November 14, 2014

The tuberculosis (TB) prevalence in Papua New Guinea (PNG) is among the highest in the world, prompting Doctors Without Borders/Médecins Sans Frontières (MSF) to launch a response to reach the most-affected communities.

Assessing the Needs

After analyzing where the greatest needs are, MSF decided to focus on the Gulf Province. This region, which includes many remote communities with limited access to health care, is estimated to have very high rates of TB and possibly a worrisome rise in drug-resistant TB.

MSF and the local health authorities started by implementing a separate TB clinic with proper infection control and patient flows. “When MSF arrived in Kerema in mid-2014, we found that infection control in the hospital was completely out of control,” said MSF project coordinator Cyrus Paye.

The team then set to work on rehabilitating services in the Kerema general hospital with new laboratory equipment, including the GeneXpert diagnostic machine, to cut delays in TB test results from weeks to just two hours. “The objective is to improve considerably the diagnostic capacity in order to be able to start treatment very quickly,” said Benjamin Gaudin, MSF head of mission.

A new TB ward is also currently under construction. When complete it will have 18 inpatient beds, which will allow for the separation of TB patients from the rest of the hospitalized patients for better infection control.

The next phase of the activity would be to decentralize TB services—however, geographical conditions pose a formidable barrier

Access is a Challenge

The project’s progress has been significantly hampered by the poor condition of the roads. After months of rain, the dirt roads between Kerema and PNG’s capital Port Moresby have turned to deep clay mud in many areas, leading to delays in construction at the hospital.

It is also difficult to reach remote communities and health centers. While some villages could be reached by water, boat travel is not safe due to frequently treacherous conditions on the Coral Sea and the presence of large saltwater crocodiles in the rivers, along with deadly snakes in the jungle. The local community is still mourning the loss of a child killed by a 4-meter crocodile in May 2014 near Kerema.

Innovative Technology Helps to Bridge the Gap

The difficulties in accessing the remote communities outside Kerema forced the MSF team to come up with innovative solutions. Working with the US company Matternet, MSF trialed the use of small quadcopter unmanned aerial vehicles (UAVs) to transport sputum samples from patients with suspected TB from remote health centers to Kerema general hospital for testing, and will explore the possibility of transporting results and treatments back.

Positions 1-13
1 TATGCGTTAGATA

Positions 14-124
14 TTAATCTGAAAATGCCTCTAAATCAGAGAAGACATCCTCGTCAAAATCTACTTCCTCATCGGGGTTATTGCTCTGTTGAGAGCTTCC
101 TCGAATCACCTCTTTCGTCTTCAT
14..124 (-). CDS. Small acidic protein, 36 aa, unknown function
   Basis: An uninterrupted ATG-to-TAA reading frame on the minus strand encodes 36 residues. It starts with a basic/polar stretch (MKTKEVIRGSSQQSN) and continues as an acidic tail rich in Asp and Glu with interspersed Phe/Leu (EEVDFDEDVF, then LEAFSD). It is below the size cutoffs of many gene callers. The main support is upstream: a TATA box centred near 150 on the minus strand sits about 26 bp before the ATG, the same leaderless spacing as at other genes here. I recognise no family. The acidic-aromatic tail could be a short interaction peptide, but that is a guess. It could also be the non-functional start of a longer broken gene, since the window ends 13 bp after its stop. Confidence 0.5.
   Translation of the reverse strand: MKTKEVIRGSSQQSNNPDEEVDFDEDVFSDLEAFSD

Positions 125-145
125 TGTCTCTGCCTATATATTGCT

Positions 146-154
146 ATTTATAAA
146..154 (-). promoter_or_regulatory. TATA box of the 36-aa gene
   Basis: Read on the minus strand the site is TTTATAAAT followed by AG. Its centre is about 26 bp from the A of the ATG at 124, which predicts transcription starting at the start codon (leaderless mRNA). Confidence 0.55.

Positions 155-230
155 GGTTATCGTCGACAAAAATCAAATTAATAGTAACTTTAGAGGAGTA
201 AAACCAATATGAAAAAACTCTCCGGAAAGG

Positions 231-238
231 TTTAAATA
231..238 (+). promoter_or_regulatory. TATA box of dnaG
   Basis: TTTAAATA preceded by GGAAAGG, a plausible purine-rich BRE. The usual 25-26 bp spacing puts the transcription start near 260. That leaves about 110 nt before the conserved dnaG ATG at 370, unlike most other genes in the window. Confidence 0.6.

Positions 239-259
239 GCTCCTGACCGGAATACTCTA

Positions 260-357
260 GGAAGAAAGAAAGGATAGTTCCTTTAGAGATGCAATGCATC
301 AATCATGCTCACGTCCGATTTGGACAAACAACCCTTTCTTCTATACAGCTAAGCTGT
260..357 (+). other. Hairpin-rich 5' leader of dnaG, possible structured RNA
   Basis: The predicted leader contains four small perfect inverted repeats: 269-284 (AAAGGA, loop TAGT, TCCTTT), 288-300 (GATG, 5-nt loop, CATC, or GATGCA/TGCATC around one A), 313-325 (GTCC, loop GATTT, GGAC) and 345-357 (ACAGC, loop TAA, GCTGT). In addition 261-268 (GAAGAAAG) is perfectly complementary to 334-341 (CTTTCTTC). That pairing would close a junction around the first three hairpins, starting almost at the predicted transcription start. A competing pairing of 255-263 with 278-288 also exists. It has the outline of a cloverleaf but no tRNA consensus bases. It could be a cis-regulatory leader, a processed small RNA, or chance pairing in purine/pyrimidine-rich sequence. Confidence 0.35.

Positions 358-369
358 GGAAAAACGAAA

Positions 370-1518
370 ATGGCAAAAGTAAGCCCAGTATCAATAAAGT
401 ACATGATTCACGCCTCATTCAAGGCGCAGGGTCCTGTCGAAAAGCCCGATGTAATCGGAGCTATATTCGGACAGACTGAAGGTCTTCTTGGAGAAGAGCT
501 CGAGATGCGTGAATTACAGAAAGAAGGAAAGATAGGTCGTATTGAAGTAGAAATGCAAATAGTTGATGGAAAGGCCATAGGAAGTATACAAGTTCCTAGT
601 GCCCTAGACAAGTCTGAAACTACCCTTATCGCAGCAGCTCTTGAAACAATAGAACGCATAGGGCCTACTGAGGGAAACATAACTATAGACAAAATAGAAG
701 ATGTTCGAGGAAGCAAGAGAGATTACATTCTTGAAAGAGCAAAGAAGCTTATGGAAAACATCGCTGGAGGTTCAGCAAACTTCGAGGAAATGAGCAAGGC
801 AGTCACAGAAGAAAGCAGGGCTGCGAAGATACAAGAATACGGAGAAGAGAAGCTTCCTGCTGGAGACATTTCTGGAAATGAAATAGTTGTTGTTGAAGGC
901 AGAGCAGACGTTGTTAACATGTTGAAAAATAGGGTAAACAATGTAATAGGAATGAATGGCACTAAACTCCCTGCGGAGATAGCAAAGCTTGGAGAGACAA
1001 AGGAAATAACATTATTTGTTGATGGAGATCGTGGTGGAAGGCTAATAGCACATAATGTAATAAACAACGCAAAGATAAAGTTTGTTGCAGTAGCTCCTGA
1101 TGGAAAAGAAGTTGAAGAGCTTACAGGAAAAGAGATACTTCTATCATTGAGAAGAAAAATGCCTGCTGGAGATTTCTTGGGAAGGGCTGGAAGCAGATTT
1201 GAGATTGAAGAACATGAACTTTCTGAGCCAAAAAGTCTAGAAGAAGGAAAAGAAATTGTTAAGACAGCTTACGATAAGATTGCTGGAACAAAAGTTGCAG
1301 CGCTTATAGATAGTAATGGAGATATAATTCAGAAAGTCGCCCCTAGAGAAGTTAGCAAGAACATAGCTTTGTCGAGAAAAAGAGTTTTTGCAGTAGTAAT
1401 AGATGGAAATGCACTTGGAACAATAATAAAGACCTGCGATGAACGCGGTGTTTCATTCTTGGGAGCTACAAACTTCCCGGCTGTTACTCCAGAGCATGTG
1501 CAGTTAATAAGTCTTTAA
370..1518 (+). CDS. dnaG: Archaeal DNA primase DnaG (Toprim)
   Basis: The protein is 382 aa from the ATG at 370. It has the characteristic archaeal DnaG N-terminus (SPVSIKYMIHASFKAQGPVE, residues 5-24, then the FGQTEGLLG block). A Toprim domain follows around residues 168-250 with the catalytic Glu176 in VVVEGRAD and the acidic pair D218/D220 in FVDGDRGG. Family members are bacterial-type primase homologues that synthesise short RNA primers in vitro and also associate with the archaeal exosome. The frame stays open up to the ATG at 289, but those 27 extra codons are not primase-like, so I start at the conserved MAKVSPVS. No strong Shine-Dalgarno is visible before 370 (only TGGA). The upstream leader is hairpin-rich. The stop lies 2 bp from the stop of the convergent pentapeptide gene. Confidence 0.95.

Currently, the UAVs are capable of traveling at up to about 40 miles per hour, with a maximum range of about 20 miles carrying a light payload in favorable conditions. However, it is predicted that their range will increase rapidly in the coming years as new lighter and longer-lasting batteries are developed. The UAVs can be launched and piloted via smartphone, so that non-technical staff can operate them without assistance.

While there is still fine-tuning of the UAV system to be done during the trial phase, initial signs indicate that this may be a useful method of connecting remote health centers to otherwise inaccessible hospitals in the future.

Setting a Benchmark for Effective TB Care

Once the Gulf Province project is running at full capacity, MSF plans to expand the program to the national capital district of Port Moresby in 2015. The goal is to support PNG’s health authorities in solidifying an effective model or models of care in Kerema that can be replicated in other areas of the country.

 “We work closely with the authorities and stay in line with the national strategy,” said Gaudin. “Our objective over five years is to create a TB program that is replicable and sustainable.”

MSF has worked in Papua New Guinea since 2009. MSF’s current projects include a Family & Sexual Violence (FSV) programme in Tari, and the National Capital District, and a TB project in the Gulf Province. Previous projects have included a FSV project in Lae, and a maternal & child health project in Bougainville.

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